On 10 September 2020, the Swiss parliament passed a law to update existing corporate and financial regulations to make way for blockchain and distributed ledger technology (DLT), reported SwissInfo. The law comes into effect early next year. The ‘Blockchain Act’ aims to welcome decentralized technologies while maintaining Switzerland’s integrity and reputation as a business and financial hub.
We contacted the SIX stock exchange because its Digital Exchange (SDX) is expected to launch in Q4. A statement from SIX has been added below.
The Blockchain Act
Unlike its neighbor Liechtenstein which created exclusively new laws for blockchain, Switzerland did not see the need to do so given its regulatory flexibility, therefore only amending its existing laws. The Swiss Federal Council specifically pointed out that because blockchain and DLT is still developing, fundamentally adapting its legal framework could have unforeseen consequences. Nevertheless, in line with the conclusion of its 2018 report that we explore below, amendments are necessary.
The recommendations aim to increase legal certainty and remove potential hurdles for the technologies. A distinction is made between payment tokens or cryptocurrencies and security tokens, which have the same legal position as traditional securities. With respect to securities law, the main change is to support the existence of tamperproof electronic registries, although details will be left up to contract. Bankruptcy laws will also be amended to make room for crypto assets as will insolvency laws, particularly for custodians that go out of business. Financial market regulations will be adjusted to create a new license category for DLT trading systems, providing more flexible authorization.
Interestingly, the Blockchain Act does not address central bank digital currencies (CBDCs) or the possibility of e-Francs for public use. The Swiss central bank will be free to decide on the matter of ‘registered values’ in the future, and CBDCs will be further explored in a separate document. Tax aspects are also not taken into account.
December 2018 Report
The Blockchain Act passed through the Swiss Senate unopposed this summer, after a consultation in December 2018. The consultation’s report on the legal framework for blockchain and DLT in the Swiss financial sector concluded that while its existing framework is flexible enough to accommodate blockchain and DLT opportunities, it does need some adjustments.
As a general principle, the aim was to ensure innovation-friendly and balanced frameworks, which would allow them to make quick adjustments where necessary, especially if there were gaps regarding blockchain and DLT. There would need to be a technology-neutral approach to the legislation, with an ability to make exceptions where necessary. Wisely, the report recommended the Council to listen to market and societal demand on the technologies, a move warmly welcomed by the Swiss blockchain industry.
True to its word, for the Act, the Federal Council took recommendations from several academic, commercial and legal experts, for example, Swisscom’s Head of Technology Banking, Volkmar Beck, and SIX Digital Exchange Chief Digital Officer Sven Roth.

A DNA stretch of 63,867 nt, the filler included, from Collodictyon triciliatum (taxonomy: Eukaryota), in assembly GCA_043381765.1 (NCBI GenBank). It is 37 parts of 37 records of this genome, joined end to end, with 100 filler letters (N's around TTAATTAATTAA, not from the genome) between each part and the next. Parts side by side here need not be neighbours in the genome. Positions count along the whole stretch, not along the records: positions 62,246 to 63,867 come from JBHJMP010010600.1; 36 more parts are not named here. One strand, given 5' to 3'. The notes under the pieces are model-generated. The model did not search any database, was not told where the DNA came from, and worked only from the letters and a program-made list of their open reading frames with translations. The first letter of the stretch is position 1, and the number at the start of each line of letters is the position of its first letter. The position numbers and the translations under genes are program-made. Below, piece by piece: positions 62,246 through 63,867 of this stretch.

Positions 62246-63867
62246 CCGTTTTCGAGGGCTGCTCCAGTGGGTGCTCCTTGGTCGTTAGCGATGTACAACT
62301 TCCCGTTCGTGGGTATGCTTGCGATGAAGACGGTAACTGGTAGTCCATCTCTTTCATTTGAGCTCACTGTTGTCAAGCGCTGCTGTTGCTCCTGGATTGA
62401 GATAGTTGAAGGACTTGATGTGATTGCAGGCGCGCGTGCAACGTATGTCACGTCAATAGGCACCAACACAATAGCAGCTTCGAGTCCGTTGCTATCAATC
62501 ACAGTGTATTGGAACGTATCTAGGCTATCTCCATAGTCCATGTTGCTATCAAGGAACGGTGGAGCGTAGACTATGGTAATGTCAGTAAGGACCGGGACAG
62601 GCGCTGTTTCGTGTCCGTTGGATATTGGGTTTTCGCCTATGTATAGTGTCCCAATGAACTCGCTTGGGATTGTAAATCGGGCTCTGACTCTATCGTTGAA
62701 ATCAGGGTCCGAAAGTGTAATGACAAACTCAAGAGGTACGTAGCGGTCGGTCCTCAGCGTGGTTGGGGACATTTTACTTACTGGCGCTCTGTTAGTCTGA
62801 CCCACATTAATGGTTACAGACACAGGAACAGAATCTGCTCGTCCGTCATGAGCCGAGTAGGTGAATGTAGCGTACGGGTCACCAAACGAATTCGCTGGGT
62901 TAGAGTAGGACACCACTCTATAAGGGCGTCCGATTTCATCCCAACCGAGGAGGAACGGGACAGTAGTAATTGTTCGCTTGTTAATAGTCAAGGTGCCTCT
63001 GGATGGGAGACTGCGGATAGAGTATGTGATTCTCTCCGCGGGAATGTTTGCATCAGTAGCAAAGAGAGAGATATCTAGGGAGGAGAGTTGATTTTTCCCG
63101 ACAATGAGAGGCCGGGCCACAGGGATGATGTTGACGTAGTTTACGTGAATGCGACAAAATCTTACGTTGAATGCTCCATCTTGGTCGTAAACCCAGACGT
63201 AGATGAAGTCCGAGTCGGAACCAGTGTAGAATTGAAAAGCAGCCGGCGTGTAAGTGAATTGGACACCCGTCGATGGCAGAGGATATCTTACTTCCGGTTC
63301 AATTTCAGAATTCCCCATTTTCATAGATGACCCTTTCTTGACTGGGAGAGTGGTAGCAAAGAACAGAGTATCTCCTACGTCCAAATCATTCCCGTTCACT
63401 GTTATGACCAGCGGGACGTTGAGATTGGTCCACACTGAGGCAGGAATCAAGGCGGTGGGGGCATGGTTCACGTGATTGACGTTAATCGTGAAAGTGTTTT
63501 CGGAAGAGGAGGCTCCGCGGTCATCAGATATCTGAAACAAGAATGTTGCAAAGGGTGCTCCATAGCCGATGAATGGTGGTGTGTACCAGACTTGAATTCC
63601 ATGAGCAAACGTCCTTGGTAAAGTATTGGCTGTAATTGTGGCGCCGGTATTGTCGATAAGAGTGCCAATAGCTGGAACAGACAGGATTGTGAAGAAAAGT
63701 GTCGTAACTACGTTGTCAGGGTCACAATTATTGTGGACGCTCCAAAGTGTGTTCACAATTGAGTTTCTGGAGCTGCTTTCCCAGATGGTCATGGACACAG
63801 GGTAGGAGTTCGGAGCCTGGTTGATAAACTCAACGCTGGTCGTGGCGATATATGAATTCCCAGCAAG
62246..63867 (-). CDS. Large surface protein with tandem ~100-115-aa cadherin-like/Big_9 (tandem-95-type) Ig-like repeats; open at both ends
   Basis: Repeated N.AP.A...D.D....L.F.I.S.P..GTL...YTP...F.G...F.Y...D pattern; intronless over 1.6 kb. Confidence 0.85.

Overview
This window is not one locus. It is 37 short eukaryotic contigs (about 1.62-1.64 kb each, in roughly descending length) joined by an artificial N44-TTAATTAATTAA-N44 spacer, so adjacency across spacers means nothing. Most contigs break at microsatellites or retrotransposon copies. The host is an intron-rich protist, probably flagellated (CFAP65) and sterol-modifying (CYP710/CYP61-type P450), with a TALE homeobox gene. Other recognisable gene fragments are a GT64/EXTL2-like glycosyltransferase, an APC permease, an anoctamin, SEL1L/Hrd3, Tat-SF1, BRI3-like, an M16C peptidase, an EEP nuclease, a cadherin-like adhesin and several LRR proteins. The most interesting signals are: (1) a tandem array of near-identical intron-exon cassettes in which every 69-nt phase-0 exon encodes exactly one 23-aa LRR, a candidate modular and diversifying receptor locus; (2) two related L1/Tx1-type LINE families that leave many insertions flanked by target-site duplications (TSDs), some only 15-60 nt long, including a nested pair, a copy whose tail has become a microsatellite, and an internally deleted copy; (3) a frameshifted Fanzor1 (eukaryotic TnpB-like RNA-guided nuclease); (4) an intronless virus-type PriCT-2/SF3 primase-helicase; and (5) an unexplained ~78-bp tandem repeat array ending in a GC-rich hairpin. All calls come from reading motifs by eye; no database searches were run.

‘As of next year, Switzerland will have a regulatory framework that is among the most advanced in the world.’ – Heinz Tannler, President of Swiss Blockchain Federation.
SIX Digital Exchange
Meanwhile, the SIX Digital Exchange (SDX) had planned to launch in Q4 2020. They explained that this legal change does not impact its timing. A spokesperson issued the following statement:
We very much welcome the fact that the Federal Council has presented a pragmatic approach to parliament with selective adjustments to existing laws and that a dedicated DLT/Blockchain law is to be dispensed with.
Switzerland will thus gain speed and flexibility. In addition, the chosen approach is better suited to maintain technology neutrality as far as possible. At the same time, the proposal creates legal certainty for the token economy in terms of reliable framework conditions.
In principle, trading in digital assets (i.e. trading in rights by means of manipulation-resistant electronic registers) is already possible now, based on the existing legal framework. Accordingly, SDX has submitted applications to FINMA for a license to act as a central depository and as a stock exchange. With these licenses, SDX will be able to list, offer for trading, hold and settle digital assets.
Since the SDX’s license applications are based on existing law, the new DLT legislation does not affect the licensing process and will not have a direct impact on the future operational activities of the SDX.
However, the revision will generally improve the existing legal framework for trading digital assets and clarify certain uncertainties, particularly in civil and bankruptcy law.
This will increase legal certainty, enhance the attractiveness of the entire Swiss financial center regarding DLT/Blockchain and ensure investor protection. It should be ensured that the DLT trading systems to be newly licensed are also subject to the same rules as the existing financial market infrastructures.
So you see, there is no foreseeable delay because of this law. We are still on track and keep doing so.
Update: The article has been updated with a response from the SIX Digital Exchange (SDX)